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Market movers today

  • Asian data released over the weekend showed manufacturing continues to be in a slump. Today, PMIs will draw headlines as releases come across Asia, Latin America and Europe.
  • In the UK, we get the PMI manufacturing and we expect the measure to have dropped further due to weakness in both the global and UK economy.
  • We also have crucial PMI manufacturing releases in Sweden and Norway today (see page 2 for more details) and we expect the Swedish measure to have dropped a lot, while the Norway PMI is expected to have rebounded in August.
  • More generally this week looks like a very interesting one, with several crucial data releases such as the non-farm payrolls on Friday, the Riksbank meeting on Thursday and the possible showdown in the UK parliament between the government and opposition on Brexit (watching out for a possible vote of no confidence in the Johnson government and/or an emergency debate trying to force PM Johnson to ask for an extension if he has not reached an agreement with the EU). Also in focus is news about a possible trade discussion between China and the U.S.

Selected market news

Over the weekend a new round of planned tariff increases in the U.S. and China came into effect, raising the stakes in the trade war and the likelihood of further adverse repercussions on global growth and confidence. While the U.S. imposed a duty of 15% on USD110bn of consumer goods ranging from footwear to apparel and tech products, China commenced with stage one of retaliatory tariffs on USD75bn of U.S. imports. The outlook for the Chinese manufacturing sector already deteriorated in August with the official PMI falling to 49.5 this morning. Given the low prospects for a trade deal, we expect further weakness in manufacturing PMI in the coming months. It remains to be seen whether face-to-face talks between American and Chinese negotiators will still take place in September after the latest escalation round. Asian stocks are in the red this morning along with U.S. equity futures, while the Brent oil price tumbled further below USD59/bbl.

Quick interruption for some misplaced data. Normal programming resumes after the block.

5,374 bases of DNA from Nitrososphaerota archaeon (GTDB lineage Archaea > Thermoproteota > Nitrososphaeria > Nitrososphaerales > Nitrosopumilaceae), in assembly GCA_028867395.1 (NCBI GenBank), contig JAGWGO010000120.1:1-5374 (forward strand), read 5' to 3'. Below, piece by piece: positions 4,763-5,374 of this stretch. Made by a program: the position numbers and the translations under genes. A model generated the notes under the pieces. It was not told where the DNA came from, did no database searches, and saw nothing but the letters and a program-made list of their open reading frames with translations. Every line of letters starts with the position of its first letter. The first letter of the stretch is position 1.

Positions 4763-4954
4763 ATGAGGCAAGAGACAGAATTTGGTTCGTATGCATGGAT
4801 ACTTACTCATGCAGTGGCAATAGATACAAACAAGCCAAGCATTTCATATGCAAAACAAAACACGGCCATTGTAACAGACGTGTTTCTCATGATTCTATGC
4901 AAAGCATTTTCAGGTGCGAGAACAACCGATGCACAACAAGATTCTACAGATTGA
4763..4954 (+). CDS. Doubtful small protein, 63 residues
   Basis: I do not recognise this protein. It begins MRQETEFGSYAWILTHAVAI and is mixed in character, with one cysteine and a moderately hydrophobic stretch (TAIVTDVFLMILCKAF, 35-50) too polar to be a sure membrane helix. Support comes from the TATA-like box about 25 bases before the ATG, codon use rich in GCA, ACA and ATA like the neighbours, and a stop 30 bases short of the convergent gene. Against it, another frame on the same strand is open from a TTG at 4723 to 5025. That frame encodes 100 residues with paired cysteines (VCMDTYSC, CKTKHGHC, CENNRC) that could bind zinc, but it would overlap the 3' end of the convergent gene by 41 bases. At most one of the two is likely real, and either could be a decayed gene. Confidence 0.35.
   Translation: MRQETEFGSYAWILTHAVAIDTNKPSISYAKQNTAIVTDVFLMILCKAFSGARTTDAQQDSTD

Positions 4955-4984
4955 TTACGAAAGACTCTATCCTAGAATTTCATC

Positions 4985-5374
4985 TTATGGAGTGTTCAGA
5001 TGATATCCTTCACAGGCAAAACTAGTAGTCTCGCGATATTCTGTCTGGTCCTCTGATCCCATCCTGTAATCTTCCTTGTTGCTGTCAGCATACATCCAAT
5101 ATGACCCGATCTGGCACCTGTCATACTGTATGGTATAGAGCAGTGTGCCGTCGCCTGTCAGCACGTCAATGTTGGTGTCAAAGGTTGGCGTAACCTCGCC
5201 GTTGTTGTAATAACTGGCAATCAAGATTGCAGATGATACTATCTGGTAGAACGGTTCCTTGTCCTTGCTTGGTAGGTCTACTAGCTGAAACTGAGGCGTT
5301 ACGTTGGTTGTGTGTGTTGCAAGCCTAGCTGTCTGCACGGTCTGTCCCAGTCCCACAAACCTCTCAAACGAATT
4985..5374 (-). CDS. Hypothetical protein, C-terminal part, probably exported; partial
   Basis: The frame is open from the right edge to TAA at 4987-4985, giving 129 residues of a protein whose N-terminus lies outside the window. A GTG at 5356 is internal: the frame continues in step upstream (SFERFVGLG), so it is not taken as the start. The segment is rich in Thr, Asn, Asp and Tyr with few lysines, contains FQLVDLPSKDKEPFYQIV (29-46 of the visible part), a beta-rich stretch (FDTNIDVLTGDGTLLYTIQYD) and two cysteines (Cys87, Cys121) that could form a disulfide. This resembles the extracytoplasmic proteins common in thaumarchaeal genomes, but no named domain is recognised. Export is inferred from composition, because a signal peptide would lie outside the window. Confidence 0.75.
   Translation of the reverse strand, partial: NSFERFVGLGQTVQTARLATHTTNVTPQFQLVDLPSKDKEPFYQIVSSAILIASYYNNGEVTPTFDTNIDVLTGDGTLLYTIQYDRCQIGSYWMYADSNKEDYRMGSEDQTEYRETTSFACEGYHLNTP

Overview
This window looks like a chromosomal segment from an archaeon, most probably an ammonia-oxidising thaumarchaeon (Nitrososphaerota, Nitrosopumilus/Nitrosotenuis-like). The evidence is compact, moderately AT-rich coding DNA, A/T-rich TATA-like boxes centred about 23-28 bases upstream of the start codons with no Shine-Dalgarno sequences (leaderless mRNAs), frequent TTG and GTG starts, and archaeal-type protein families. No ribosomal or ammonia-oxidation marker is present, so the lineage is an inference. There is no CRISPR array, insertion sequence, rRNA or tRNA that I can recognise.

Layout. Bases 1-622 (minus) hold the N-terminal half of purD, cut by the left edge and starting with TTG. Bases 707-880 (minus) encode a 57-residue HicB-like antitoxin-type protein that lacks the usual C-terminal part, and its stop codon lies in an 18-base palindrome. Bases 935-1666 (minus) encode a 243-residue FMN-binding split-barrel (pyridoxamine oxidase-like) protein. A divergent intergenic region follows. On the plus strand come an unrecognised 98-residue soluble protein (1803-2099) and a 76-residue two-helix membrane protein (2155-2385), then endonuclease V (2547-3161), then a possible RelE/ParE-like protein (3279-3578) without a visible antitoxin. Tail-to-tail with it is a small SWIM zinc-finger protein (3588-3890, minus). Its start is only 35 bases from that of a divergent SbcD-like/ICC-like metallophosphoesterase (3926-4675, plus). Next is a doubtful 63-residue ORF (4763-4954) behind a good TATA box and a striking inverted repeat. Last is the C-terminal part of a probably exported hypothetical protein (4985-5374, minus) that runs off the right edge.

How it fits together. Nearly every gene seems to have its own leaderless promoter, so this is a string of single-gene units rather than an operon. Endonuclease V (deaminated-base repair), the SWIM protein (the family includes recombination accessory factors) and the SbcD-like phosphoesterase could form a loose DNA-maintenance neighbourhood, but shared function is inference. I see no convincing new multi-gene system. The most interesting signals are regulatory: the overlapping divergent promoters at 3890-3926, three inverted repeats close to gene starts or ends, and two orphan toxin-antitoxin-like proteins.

Over the weekend British PM Johnson escalated the civil war in his party, threatening to strip Conservative rebels of their party membership should they fail to back him in a key Brexit vote on Tuesday. The move on balance increases the likelihood of new elections (see Brexit Monitor ). On the other end of the channel, Germany’s ruling parties stemmed a surge by the Eurosceptic AfD party in two important state elections in Brandenburg and Saxony over the weekend. For now, this reduces the risk of a break in Berlin’s grand coalition, at least before the SPD leadership contest at the end of the year.

With less than two weeks until the ECB meeting on 12 September, the August HICP figures revealed that euro area inflation trends are still moving sideways. With headline inflation on a downward trend for months and core inflation stuck just below 1%, the stage is set for policymakers to unveil a comprehensive easing package at the upcoming meeting.

Scandi markets

In Sweden, the August manufacturing PMI is expected to drop to around 50, as German ditto has remained below 45 for six months now and as NIER manufacturing confidence has plunged below the 100 level.

In Norway, the summer has brought mixed signals from manufacturers. While the PMI has fallen sharply and signalled falling activity in July, actual industrial production has very clearly continued to trend upwards. We believe this discrepancy is due partly to oil-related industries being underrepresented in the PMI, with the result that the decline in the PMI is exaggerating the true picture. Seasonal adjustment of the PMI can also be very problematic in July, so we predict a relatively strong rebound to 51.8 in August.

Fixed income markets